BERLIN • Germany could file a suit against the United States at the World Trade Organisation (WTO) over President Donald Trump's proposed border tax, Berlin said yesterday, ahead of a meeting between the leaders of the two countries later in the day.
Mr Trump has warned that the US will impose a border tax of 35 per cent on cars that German automaker BMW plans to build at a new plant in Mexico and export to the American market.
Asked how Germany would react to the proposed tax, Economy Minister Brigitte Zypries told Deutschlandfunk public radio it was very difficult because of the complexities of such a tax system. "I'm betting partly on reason and partly on the courts" to prevent a damaging trade war, she said.
If a US border tax is found to breach WTO rules, "it wouldn't be the first time that Mr Trump has failed before the courts", Ms Zypries quipped, referring to repeated rejections by US judges of the President's executive orders banning immigration from majority-Muslim countries.
The minister's combative stance comes ahead of Chancellor Angela Merkel's first meeting with Mr Trump in Washington and a gathering of Group of 20 finance ministers in Baden-Baden, western Germany, set to be dominated by the US President's "America First" policy.
Dr Merkel is likely to press Mr Trump for assurances of support for a strong European Union and a commitment to fight climate change, while he is expected to seek her support for his demand that Nato nations pay more for their defence needs.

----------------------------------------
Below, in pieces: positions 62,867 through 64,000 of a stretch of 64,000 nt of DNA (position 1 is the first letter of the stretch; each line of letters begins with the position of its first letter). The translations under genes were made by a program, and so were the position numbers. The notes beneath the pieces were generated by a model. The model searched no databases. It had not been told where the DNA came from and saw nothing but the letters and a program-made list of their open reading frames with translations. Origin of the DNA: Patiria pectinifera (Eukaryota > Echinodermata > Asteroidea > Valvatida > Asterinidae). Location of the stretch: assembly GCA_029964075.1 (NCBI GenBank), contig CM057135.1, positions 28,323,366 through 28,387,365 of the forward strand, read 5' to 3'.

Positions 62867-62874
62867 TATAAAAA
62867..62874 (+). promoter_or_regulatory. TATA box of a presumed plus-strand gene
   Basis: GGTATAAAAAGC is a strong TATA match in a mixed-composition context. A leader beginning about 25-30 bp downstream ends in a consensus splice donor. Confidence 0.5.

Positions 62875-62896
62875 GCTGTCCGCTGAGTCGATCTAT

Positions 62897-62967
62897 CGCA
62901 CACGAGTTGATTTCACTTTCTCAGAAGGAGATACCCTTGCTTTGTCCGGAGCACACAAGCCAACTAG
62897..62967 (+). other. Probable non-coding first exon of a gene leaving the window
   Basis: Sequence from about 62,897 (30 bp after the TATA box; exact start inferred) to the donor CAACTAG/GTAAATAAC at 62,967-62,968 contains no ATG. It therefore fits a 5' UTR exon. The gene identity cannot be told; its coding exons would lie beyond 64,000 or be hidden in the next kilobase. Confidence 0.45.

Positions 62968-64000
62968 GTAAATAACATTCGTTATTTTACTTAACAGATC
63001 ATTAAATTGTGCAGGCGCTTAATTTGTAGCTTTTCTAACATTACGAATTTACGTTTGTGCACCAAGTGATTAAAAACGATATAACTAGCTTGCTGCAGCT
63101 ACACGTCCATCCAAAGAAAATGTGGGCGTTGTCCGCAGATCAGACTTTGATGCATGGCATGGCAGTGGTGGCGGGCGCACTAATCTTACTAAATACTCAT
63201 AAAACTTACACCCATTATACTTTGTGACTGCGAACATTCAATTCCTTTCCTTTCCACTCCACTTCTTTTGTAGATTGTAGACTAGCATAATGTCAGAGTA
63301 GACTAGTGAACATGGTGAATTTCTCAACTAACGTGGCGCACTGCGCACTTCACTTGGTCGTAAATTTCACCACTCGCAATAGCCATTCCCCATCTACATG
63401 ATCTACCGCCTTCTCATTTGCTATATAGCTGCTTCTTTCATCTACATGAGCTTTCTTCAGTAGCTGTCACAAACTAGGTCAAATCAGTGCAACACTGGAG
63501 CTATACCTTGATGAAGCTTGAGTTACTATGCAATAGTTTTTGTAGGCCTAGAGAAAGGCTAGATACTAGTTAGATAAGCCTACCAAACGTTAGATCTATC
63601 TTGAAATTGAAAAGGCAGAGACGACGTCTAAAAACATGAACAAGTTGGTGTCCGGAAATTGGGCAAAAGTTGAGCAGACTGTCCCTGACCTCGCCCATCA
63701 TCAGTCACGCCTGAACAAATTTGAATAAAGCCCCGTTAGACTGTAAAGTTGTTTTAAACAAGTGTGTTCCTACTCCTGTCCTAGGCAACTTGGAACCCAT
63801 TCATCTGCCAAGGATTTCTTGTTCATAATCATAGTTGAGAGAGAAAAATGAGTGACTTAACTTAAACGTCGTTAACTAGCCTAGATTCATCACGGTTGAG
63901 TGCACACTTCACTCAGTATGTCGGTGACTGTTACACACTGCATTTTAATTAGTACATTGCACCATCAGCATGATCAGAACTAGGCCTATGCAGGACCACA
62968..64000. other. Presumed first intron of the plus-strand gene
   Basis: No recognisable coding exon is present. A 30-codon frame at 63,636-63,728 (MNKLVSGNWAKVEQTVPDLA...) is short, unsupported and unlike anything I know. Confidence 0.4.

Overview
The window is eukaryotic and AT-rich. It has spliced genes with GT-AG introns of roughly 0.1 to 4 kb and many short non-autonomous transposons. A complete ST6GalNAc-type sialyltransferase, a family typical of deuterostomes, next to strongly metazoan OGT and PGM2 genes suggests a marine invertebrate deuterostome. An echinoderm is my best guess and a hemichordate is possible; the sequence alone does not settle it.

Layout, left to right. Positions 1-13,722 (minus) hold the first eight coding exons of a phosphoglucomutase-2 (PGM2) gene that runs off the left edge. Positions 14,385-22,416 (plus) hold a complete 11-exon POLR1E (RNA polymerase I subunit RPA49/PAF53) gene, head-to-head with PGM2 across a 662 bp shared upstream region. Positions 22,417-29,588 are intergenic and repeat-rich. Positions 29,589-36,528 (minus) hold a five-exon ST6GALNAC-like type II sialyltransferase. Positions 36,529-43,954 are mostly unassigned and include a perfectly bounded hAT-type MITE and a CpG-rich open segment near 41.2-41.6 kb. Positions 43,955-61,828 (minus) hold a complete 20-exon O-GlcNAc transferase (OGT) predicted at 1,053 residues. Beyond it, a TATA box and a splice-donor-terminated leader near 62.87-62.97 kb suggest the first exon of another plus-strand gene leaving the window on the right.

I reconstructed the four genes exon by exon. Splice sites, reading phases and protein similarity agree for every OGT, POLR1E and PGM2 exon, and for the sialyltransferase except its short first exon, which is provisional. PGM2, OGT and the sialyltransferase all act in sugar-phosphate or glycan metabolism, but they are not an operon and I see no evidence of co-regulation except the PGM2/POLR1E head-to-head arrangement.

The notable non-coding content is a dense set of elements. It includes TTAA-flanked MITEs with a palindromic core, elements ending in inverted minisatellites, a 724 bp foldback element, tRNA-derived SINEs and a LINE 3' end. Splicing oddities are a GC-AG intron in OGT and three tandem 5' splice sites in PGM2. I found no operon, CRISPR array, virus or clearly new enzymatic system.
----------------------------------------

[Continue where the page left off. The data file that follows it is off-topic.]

Amid the heightened rhetoric, Economy Minister Brigitte Zypries acknowledged that a lot was at stake (at Dr Merkel's meeting with Mr Trump yesterday), while calling for clarity and "creating a reliable base" for relations to reduce the "poisonous" uncertainty clouding the economic outlook.
Ms Zypries predicted that Mr Trump's advisers would warn him "the Americans would be cutting off their nose to spite their face if they slap such taxes on imports".
Amid the heightened rhetoric, she acknowledged that a lot was at stake at the leaders' meeting, while calling for clarity and "creating a reliable base" for relations to reduce the "poisonous" uncertainty clouding the economic outlook.
Germany's €49 billion (S$74 billion) trade surplus with the US has been a source of tension between Washington and Berlin. Last year, the US was Germany's biggest export customer, importing €107 billion of goods while selling back just €58 billion worth.
"We know ourselves that that's a problem and we're working on it," Ms Zypries said.
"The Americans need our machines and our plants... and the other point is that we only have an export surplus in the machines and plants sector; in the service sector it's the other way round" due to big Internet companies in the US, she added.
AGENCE FRANCE-PRESSE, REUTERS